Strangely enough, I assumed this was a huge national story, but it’s interesting…some of these [question and answer sessions] have shown me a majority of audiences—there’s a lot of people that just have a passing knowledge of the name Bulger. His name has been largely fictionalized, and there is a distorted view of who Bulger is based on films by people like [Martin] Scorsese. My biggest surprise, I would say, is not all people are aware of the Bulger saga as I had thought.
He’s definitely known in Boston, and the trial was what he called the “big show” of the summer. Being part of that, what were you trying to capture with this film?
The approach of the film is to have a multiplicity of views and allow the viewer to act as a jury member and have their say in the case. It’s a montage about the different points of view [during the case] and his legacy and his history. One of the disappointments of the trial was that certain areas of inquiry weren’t allowed to be heard by the judge, specifically [Bulger’s] immunity claims. That’s not to say I believe in the immunity claims, but every defendant should be allowed to have a meaningful defense. I think people would have liked to hear from Bulger.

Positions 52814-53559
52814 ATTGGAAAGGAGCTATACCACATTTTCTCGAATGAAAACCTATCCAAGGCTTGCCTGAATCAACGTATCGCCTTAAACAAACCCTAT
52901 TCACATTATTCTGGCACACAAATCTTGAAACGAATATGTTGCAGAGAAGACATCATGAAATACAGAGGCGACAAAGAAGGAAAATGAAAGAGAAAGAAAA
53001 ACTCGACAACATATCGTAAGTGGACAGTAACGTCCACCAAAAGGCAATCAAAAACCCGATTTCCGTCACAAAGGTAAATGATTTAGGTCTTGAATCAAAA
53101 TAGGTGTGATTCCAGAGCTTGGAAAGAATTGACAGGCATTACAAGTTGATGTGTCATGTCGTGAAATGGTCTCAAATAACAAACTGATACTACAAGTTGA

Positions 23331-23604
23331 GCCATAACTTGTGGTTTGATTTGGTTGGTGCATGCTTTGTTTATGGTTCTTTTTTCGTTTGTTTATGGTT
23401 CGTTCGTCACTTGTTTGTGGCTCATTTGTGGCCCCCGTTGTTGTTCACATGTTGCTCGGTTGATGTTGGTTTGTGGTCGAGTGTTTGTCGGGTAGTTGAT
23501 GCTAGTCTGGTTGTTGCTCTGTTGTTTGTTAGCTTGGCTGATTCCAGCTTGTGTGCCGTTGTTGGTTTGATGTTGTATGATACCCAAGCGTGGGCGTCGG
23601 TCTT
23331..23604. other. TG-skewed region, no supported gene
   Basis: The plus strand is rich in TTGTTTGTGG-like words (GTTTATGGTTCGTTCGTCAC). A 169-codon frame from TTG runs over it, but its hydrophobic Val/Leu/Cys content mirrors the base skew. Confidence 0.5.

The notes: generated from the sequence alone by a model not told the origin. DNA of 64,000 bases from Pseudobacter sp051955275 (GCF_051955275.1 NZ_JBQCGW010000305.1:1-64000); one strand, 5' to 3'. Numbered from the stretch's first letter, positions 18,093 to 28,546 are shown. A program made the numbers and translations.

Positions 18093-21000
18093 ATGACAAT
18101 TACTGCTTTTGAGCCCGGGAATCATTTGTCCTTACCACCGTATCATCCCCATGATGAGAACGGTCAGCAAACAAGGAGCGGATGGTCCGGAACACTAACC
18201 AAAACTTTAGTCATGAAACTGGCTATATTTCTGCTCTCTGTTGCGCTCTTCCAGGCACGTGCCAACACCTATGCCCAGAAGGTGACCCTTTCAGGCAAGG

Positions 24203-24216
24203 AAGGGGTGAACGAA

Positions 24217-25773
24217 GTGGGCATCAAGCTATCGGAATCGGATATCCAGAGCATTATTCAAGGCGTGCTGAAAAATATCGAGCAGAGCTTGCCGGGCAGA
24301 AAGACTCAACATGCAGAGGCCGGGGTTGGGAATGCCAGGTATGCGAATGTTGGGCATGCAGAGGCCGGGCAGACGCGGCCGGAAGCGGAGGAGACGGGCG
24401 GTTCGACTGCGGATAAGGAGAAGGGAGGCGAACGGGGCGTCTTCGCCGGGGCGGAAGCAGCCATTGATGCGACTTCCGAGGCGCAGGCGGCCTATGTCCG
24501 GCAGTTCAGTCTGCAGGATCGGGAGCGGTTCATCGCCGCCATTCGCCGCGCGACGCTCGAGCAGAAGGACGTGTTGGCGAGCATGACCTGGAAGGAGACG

I want to make it clear: it’s not a one-sided documentary that’s making an apology for Bulger—nothing could be further from the truth. Bulger is a vicious, brutal killer that deserves to be behind bars, but I think there are some large areas of inquiry, and questions of wider corruption within our institutions and Boston’s institutions of justice that have not been dealt with, and the film allows all parties…to have their say on those issues. I think the film rides the line from delivering the overview of the standard and accepted beliefs about Bulger, but also challenges through the views of the defense some long-held beliefs about Bulger, most notably that he was not an informant.